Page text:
The Difference Between Producer, Engineer, Arranger, Songwriter, Mix Engineer, Mastering Engineer, etc
You may have heard a bunch of terms thrown around including producer, engineer, mix engineer, mastering engineer, etc. No worries if you're trying to wrap your head around all the different roles, so let's break them down for you.
What is a Songwriter?
A songwriter is a person (or group of people) that… well… writes the song. But these days I think a lot of people don't quite understand where the lines of “songwriting” and “production” start and end. So let's define what a “song” is real quick:
At its core, a song is lyrics and melody. Everything else can be stripped away or dressed up differently and it's still the song. This is what you can sing acapella with your friends while goofing around. Sure solos and riffs can get stuck in your head, but the chorus lyrics and melody is what REALLY gets stuck in your head.
This is why good songs still work when played on just an acoustic guitar or piano. A strong song can stand on its own independent of whatever arrangement tricks you pull out to keep people engaged.
Because of this, a songWRITER is anyone who helps contribute to the final lyrics and melody. If the lyrics and melody were written on top of a track (a process called toplining), the person who created the track usually gets some songwriting credit because it leads to the crafting of the lyrics and melody.
What is a Producer?
This has a lot of confusion from the rise of the EDM community where “producer” has almost become the same thing as an “artist.” However, in the strictest sense, a producer is the person who is ultimately in charge of creating a production (aka a specific recording of a song). They oversee the process of taking the raw song and hiring the right people to translate it into a final product.
It's very similar to a movie director. A movie director is hired to take a SCRIPT (the song) and turn it into a FILM (the production). A film's director will hire actors, a cinematographer, set designers, an editor, and more in order to create the final film. In the same way, a producer hires the engineer, session players, editors, arrangers, etc to bring the vision of the artist and producer to life.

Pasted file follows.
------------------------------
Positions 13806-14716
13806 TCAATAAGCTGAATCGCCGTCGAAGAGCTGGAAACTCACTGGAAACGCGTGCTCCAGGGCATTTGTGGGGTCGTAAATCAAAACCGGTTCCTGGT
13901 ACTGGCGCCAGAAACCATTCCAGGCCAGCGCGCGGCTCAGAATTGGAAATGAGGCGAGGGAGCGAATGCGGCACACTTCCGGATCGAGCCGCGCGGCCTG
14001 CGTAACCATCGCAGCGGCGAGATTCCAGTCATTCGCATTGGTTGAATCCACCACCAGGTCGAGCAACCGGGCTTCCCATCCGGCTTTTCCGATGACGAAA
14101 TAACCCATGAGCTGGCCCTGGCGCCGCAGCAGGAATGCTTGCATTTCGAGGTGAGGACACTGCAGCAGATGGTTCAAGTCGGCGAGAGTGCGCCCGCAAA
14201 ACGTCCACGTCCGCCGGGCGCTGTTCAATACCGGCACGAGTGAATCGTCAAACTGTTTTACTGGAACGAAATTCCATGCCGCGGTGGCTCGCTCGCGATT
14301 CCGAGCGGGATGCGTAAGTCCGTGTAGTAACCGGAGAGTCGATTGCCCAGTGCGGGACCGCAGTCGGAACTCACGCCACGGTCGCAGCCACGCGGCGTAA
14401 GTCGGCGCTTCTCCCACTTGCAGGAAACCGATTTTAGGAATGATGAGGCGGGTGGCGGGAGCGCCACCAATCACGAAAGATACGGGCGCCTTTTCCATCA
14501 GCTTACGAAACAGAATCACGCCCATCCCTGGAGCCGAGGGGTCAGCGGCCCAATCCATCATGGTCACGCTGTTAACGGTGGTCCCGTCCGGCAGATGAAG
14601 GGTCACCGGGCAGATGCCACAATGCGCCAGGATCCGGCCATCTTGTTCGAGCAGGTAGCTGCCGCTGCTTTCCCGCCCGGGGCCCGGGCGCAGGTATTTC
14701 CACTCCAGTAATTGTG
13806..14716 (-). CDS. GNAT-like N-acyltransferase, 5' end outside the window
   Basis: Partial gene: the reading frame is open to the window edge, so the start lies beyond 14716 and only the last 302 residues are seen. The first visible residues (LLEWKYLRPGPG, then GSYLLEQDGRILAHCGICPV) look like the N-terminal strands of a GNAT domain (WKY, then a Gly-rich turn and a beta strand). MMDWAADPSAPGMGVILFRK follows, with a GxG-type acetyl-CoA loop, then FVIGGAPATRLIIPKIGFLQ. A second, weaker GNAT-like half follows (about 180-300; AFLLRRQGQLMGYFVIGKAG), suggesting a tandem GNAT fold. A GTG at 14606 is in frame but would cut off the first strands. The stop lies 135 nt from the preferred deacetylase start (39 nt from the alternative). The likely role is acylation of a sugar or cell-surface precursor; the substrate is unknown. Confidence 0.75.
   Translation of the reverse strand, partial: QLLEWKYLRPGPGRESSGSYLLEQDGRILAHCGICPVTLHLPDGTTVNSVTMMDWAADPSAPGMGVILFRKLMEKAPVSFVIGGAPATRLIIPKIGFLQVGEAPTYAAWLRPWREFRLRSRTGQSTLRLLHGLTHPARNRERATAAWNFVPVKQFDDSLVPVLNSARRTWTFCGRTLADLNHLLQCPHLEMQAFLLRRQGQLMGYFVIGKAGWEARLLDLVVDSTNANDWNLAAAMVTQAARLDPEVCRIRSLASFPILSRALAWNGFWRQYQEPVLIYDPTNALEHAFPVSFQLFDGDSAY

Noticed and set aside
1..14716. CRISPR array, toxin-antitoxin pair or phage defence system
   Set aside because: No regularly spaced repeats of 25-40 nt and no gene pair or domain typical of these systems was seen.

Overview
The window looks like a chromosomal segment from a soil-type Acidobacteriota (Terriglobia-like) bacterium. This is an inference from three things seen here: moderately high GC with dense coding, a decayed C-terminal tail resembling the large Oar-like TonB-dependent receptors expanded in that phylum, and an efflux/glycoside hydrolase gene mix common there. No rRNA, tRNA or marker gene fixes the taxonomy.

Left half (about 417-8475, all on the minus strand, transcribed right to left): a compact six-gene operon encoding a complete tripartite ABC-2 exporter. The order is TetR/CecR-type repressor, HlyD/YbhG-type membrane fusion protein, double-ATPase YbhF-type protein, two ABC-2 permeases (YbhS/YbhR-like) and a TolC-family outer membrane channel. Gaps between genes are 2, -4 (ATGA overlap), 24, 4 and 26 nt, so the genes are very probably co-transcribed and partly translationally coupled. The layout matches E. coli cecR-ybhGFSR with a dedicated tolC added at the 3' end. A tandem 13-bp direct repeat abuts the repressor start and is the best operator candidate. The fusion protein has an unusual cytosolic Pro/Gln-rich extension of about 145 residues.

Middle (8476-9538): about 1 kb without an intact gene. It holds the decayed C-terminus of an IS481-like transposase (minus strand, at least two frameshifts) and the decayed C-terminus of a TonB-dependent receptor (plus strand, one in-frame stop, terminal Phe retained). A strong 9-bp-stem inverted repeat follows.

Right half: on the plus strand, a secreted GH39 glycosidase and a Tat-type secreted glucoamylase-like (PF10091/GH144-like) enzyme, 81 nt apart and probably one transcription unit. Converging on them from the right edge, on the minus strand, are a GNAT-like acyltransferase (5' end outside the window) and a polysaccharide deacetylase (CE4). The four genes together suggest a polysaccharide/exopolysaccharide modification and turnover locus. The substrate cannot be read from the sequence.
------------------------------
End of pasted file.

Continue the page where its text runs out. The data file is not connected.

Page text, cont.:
Some producers mix, some producers engineer, some producers arrange, and some sit in the back of the room and just orchestrate the whole process. It really just depends on the person.
What is an Engineer? (aka Tracking Engineer)
This is the person that's in charge of the technical sides of the production, working to bring the vision of the producer and the artist to life. This could be helping get the best tones, setting up microphones, deciding how to mic something, and sometimes running the computer (if there's not a dedicated operator).
What is an Editor
After/during tracking, things often need to be edited. This could be vocal tuning, comping takes, doing instrument tightening, fixing weird breaths, flying things between sections of the song, etc.
What is a Mix Engineer
This is the person that takes what was tracked in the production phase and creates a mix. This is about presenting the production in its best light by setting levels, adjusting EQ, compression, etc.
By the mix phase, you should have everything edited, tuned, etc. Before the mix, it should sound like a song, but after the mix, it should sound like a RECORD.
What is a Mastering Engineer
The mastering engineer is a distinct phase AFTER mixing. It's not mixing part 2, it's about taking the mix and getting it ready for release. It should sound like a record before, and now it should sound like a record but like 10% better in a way that's hard to explain.
This is when the flow of an album or EP is set. The mastering engineer makes sure that all the songs sound like they're supposed to fit back-to-back tonally and sets the spacing between songs.